Now, about hashtags… don’t be intimidated. You can use Twitter happily with never using one in your whole life #ACMHN2013 BUT…

Hashtags pull disparate conversations and people together. Like at this mental health nursing conference, for instance #ACMHN2013

Eg: even if you had the most incisive political tweet ever created, QandA viewers wouldn’t know about it without the #QandA hashtag #ACMHN2013

The hashtag thing can be fiddly at first. For the #ACMHN2013 conference this site makes it REALLY easy: http://twubs.com/ACMHN2013

Create your own hashtags, BUT learn from the Susan Boyle album launch hashtag: #susanalbumparty can be read 2 ways :-) #ACMHN2013

So, what to Tweet about? Anything that you think is relevant to people who may share all or some of your interests #ACMHN2013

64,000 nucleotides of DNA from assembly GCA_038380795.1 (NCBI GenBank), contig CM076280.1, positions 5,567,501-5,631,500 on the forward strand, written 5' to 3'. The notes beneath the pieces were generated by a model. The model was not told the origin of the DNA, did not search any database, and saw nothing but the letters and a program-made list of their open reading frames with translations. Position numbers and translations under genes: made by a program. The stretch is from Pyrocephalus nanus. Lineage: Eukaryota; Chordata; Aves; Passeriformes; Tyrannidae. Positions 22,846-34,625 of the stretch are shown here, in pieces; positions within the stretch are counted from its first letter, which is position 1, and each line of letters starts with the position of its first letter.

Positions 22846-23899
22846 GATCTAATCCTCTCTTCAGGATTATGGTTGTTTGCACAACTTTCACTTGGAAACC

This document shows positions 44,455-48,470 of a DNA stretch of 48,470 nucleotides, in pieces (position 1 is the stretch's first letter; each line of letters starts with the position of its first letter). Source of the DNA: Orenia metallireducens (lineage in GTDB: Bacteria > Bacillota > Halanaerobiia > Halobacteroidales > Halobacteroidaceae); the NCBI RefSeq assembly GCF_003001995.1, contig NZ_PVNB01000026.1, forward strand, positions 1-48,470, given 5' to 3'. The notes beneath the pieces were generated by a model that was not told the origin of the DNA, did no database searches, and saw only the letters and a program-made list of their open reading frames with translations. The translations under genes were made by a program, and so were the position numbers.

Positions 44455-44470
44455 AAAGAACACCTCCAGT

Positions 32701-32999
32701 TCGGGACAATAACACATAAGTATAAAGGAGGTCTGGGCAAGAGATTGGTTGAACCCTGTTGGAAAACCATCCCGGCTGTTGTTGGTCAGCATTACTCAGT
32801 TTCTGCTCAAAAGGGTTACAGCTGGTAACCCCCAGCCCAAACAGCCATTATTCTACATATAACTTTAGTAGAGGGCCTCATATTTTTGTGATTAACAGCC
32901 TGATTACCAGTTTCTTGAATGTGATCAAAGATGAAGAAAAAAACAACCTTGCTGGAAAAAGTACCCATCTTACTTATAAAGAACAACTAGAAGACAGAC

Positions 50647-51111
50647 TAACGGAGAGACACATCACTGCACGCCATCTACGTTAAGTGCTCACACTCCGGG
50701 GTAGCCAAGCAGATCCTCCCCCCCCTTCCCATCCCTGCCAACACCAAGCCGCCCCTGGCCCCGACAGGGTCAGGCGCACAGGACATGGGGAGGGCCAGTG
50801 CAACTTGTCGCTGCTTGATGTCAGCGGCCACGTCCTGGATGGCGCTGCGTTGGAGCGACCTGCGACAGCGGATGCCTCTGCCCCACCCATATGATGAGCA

Remember: the conventions of professional communication are long-established: letters, email etc. Why change it on Twitter? #ACMHN2013

Now, let’s pause and have a look at the @acn_tweet / RCNA (2011) Social Media Guidelines for Nurses http://www.rcna.org.au/WCM/Images/RCNA_website/Files%20for%20upload%20and%20link/rcna_social_media_guidelines_for_nurses.pdf #ACMHN2013

While we’re at it, let’s have a look at the @NurMidBoardAust guidelines too http://www.nursingmidwiferyboard.gov.au/documents/default.aspx?record=WD10%2F3224&dbid=AP&chksum=qhog9%2FUCgKdssFmA0XnBlA%3D%3D #ACMHN2013

Any surprises or comments about the social media guidelines? #ACMHN2013

#ACMHN2013 The guidelines are pretty common-sense stuff. Maybe this flowchart is all we need

SoMeFlowchart

On a mobile device? Install an app, eg: Twitter https://about.twitter.com/download #ACMHN2013

On a mobile device? Install an app, eg: HootSuite https://hootsuite.com/features/mobile-apps #ACMHN2013